Lindsay Recknell  18:52

I love what you said about looking at it from a different lens and look asking the question on, what can we do as your employer as your leader as your team to help you be more successful? Again, back to a question, we should be asking all the people?

Chris Turner  19:08

Yeah, you want a successful team? I mean, who doesn’t? Right? All right. I’m not sure there’s too many leaders out there that go, You know what, I want the crappiest team around. I want us to fail consistently, once doing that, right. So, but how do you get there? How do you have a successful team? And it’s not about saying, Oh, well, we all going to work in this one homogenous way, because that will obviously work for everybody. Right? Because I just hired a bunch of robots. So unless you’ve done that, that’s, that’s, that’s great. But if you haven’t even actually hired people, human beings, they’re all going to be different. They’re all going to have different stuff going on. And the thing is that these situations will change over time as well. So what’s working today won’t necessarily work in two years time or six months time something can happen. You know, and that might happen for A short period of maybe a permanent change. So yeah, it’s I think it’s a question we can’t just ask once either it’s got to be an ongoing conversation. That and and giving us the ability to have that both ways. Communication that two way street

Lindsay Recknell  20:16

and feedback as a two way street as well, you know, the ability to not only say, this is what this is what’s going on for me, but here’s how it could be different. And that person on the other end of that feedback, hearing them, accepting them not getting their backup about it, and all that kind of thing as well.

Chris Turner  20:35

Yeah, that can sometimes be be hard. I’ve worked with a number of clients who know things aren’t working for them. But don’t necessarily have the direct personal insight into what would or how to get around and navigate around that challenge. And I guess that’s, that’s often where I come in to help them kind of what’s fine. That what that could be. Some people can have a have real awareness, maybe they’ve been through before they’ve tried some stuff already. And they know. And and other times, they may not. And so that’s where, I guess, as a leader can play a real critical role in helping the individual navigate through options. Yeah. And and it can be just a matter of, well, we don’t, it could, we don’t really know what the answer is. But let’s try something, give it a go. If it works, great. If it doesn’t, well, what can we learn from that? And we’ll try something else. You people are very variable, right? So you it’s there’s not always a simple answer.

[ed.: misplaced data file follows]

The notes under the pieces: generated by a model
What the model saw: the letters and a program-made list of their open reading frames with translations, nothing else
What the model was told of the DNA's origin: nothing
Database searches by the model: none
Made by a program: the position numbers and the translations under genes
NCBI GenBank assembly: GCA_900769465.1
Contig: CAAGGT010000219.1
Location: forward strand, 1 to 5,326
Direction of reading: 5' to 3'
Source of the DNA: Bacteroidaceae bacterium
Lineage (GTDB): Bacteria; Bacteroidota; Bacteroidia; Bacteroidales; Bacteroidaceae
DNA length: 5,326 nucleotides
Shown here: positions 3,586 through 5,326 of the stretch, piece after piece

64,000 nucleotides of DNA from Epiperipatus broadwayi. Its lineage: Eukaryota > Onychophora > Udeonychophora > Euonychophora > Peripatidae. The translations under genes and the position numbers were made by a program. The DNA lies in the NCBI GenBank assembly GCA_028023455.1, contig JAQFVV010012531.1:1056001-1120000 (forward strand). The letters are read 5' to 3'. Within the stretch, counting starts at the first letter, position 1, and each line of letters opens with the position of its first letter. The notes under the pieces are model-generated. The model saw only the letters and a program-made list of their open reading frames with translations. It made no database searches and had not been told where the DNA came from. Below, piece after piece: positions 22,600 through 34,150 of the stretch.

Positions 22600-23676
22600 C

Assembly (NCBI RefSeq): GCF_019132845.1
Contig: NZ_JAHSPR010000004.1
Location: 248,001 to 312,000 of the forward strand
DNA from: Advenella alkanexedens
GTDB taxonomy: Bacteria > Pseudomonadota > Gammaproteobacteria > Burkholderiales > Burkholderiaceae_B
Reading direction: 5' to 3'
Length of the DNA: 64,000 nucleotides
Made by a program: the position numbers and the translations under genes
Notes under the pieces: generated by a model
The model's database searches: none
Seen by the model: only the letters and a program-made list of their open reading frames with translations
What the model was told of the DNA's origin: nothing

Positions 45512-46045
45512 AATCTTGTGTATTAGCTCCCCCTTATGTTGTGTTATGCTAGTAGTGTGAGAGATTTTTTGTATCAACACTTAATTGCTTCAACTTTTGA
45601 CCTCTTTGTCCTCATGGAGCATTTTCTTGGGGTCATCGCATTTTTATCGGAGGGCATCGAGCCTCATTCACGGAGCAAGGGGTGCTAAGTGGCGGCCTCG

Lindsay Recknell  21:36

No, if there was a simple answer, you and I would be out of a job. So there’s some thinking about leaders who are recognizing maybe a change in behavior to one of their team members. Let’s go back to your case study of being late for work. And this person has an extreme reaction was not able to manage? How does a leader address that team member? Is there? Is there some language that you can offer a script to even on how a leader can connect with that person in a compassionate way?

Chris Turner  22:21